Personally, I prefer marinated herring with a curry dressing, garnished with a boiled egg and raw onions! Geez Louise, this is just heaven on earth and it is also extremely healthy due to its natural sources of vitamin D. If adding the egg as garnish, you also get your natural source of protein. Mmmmm… it is just a win-win situation!
Marinated herring is easily purchased in the Icelandic supermarkets. Local tip: Ask for “síld”.
This is the end of my blog and I hope you found it interesting! Please feel free to comment below if you have any questions or comments. Also, I might just add and inform you that you DO NOT NEED to eat some of these strange dished when you are traveling in Iceland. It is however fun to try out new and unique foods and tell friends and family back home about these funky dishes.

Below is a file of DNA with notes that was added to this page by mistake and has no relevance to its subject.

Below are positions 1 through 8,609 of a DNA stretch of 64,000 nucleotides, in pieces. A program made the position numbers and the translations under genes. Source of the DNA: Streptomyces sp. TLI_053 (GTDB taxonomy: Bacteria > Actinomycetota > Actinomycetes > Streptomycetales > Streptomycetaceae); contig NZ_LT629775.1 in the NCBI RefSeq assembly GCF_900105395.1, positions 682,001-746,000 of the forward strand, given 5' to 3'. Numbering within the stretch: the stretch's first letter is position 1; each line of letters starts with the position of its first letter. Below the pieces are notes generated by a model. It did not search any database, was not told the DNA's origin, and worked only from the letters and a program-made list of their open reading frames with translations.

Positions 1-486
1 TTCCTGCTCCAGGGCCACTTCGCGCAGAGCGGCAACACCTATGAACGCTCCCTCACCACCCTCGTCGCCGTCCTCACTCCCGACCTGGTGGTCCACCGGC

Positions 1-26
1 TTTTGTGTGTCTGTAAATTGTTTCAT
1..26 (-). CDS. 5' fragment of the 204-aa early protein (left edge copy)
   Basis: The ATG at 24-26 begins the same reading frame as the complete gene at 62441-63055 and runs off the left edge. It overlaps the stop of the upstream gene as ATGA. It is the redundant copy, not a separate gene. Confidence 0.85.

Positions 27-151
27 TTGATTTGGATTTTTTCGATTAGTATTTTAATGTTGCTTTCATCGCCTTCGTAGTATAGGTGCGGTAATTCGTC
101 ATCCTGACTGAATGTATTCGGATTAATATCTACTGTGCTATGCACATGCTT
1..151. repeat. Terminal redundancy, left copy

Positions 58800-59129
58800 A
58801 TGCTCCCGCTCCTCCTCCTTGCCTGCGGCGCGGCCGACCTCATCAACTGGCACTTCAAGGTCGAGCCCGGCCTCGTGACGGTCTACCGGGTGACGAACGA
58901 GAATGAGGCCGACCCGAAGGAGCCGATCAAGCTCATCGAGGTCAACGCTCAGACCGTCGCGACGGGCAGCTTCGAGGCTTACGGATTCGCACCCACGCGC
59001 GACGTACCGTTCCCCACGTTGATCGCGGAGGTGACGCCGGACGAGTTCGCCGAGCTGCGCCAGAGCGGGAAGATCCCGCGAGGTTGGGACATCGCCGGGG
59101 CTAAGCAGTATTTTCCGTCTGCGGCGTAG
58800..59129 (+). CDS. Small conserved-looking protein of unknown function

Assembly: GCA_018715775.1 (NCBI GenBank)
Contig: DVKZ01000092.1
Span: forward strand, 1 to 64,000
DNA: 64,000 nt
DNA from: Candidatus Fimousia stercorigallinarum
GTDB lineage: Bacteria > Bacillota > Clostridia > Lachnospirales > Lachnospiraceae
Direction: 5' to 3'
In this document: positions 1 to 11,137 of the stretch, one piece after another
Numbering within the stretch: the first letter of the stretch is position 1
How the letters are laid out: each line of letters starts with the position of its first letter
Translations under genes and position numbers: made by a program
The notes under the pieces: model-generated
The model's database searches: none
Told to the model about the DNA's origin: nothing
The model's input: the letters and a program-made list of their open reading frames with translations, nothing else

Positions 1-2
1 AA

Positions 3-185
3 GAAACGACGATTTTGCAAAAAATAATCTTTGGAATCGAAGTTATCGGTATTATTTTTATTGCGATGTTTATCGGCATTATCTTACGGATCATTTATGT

The everyday Icelandic food cuisine is very much up to date and offers many delicious dishes for hungry travelers and locals alike. If you want to try out delicious local and “normal” Icelandic food, you should definitely join our FUN and “foodie-licious” Reykjavik Food Walk Tour.
About the author:
Text by: Kristina Daisy Rácz
I am a health nutritionist from Copenhagen and I recently moved from Denmark to Iceland. Even though these two countries have tons of similarities in food and culture, they are so completely different when it comes to the funky traditional foods you can taste here in Iceland. Funky is not necessarily equal to gross food – it is just different and nevertheless very interesting for a foodie, such as myself. I am a worldwide traveler (30+ countries in counting) and food always plays a key role on my trips, since I believe food can tell you much about a country´s history, values, culture, etc.